Cancer patients would likely be among those most affected by a proposed rule tying certain Medicare Part B drug reimbursement rates to that of foreign countries.
Report: Complex Medicare Appeals Process Leaves Patients at Risk for Delayed or Denied Care
Washington, D.C.—As millions of seniors and other enrollees select their 2021 Medicare health benefits during annual open enrollment, a new report details just how confusing the program’s appeals process can be should a patient need to appeal a claim denial for health care services or prescription drugs.
The American Cancer Society Cancer Action Network (ACS CAN) report examines the myriad complex steps, documentation and timelines involved in appealing denied Medicare claims and how the process might impact patients. The report comes as Congress faces a two-year timeline to act on the projected insolvency of the Medicare Trust Fund—action which is likely to include changes to seniors’ Medicare coverage options that could result in out-of-pocket cost implications.
“When lawmakers consider significant changes to Medicare enrollee benefits they often cite the fact that patients can always appeal a decision. Rarely, however, do they consider what the appeals process actually entails,” said Lisa Lacasse, president of ACS CAN. “This report found the confusing and often lengthy appeals process left patients waiting for a decision while their cancer and other symptoms were left untreated.”
The report’s key findings include:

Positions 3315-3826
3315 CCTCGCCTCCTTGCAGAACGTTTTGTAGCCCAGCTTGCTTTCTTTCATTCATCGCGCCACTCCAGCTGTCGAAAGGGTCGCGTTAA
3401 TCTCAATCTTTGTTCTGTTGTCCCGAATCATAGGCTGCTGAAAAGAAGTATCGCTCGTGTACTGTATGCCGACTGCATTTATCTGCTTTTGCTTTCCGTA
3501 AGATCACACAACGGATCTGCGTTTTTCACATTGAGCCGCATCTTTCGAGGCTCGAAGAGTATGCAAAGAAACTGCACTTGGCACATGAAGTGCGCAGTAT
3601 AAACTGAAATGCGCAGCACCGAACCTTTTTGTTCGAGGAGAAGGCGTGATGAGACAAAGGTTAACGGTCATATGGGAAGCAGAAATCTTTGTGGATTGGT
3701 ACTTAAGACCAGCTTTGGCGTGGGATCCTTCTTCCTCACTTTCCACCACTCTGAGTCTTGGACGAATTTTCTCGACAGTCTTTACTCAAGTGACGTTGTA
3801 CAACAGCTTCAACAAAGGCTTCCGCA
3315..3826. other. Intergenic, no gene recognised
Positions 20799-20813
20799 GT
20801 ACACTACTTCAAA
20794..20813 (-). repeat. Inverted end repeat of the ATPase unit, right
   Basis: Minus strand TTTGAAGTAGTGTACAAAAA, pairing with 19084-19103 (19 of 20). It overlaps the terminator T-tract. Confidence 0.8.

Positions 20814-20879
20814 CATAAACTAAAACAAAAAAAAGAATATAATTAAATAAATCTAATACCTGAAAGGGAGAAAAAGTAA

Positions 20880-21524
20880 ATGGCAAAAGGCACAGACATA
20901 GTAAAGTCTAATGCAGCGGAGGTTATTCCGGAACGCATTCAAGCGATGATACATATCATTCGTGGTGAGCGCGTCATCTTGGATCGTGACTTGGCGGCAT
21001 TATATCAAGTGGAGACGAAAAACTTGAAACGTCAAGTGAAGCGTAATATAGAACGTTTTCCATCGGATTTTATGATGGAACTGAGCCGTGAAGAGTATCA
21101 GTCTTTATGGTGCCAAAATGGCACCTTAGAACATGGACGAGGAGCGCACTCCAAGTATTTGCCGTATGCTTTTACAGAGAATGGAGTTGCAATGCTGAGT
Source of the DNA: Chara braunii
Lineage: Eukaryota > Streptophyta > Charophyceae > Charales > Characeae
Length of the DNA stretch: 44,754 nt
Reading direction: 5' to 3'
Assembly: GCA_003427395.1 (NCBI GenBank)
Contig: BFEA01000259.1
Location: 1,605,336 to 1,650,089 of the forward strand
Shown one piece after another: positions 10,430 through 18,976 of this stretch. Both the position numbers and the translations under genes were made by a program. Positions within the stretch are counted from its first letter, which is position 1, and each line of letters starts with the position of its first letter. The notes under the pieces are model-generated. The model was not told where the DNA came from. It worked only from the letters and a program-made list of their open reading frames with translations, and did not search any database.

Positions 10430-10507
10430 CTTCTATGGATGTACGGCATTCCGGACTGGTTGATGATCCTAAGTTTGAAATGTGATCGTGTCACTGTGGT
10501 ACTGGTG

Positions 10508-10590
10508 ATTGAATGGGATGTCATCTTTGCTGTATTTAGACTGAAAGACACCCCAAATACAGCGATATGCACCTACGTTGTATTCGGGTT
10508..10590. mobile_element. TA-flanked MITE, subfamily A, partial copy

- The Medicare appeals process is overly complex and various timelines and documentation requirements can create barriers to care.
- Many beneficiaries do not exercise their right to appeal and instead might choose to pay out of pocket for services that should be covered by Medicare or choose to forgo care altogether, which could have negative implications for their overall health and wellbeing.
- Evidence suggests Medicare plans’ default is to deny claims as plans overturned 75% of their denials upon appeal.
Appeals timelines vary from a few days, under expedited circumstances, to several months depending on the type of appeal and which part of Medicare it falls under. Terminology varies widely as well making the whole process potentially daunting and likely dissuading people from filing appeals.
Suggested changes to improve appeals for patients include, streamlining the various appeals levels, simplifying and standardizing terminology, providing more oversight into appeals and allocating more funding to help beneficiaries use appeals when necessary.
“Those on Medicare are often on a fixed income and are dealing with multiple health issues at once. Being able to get the care they need in a timely manner and at a reasonable cost is essential to ensuring their wellbeing,” said Lacasse. “If the Medicare program is going to require beneficiaries to utilize the appeals process to access necessary services, lawmakers must do everything they can to make it as user-friendly as possible for those who need timely access to evidence-based treatment.”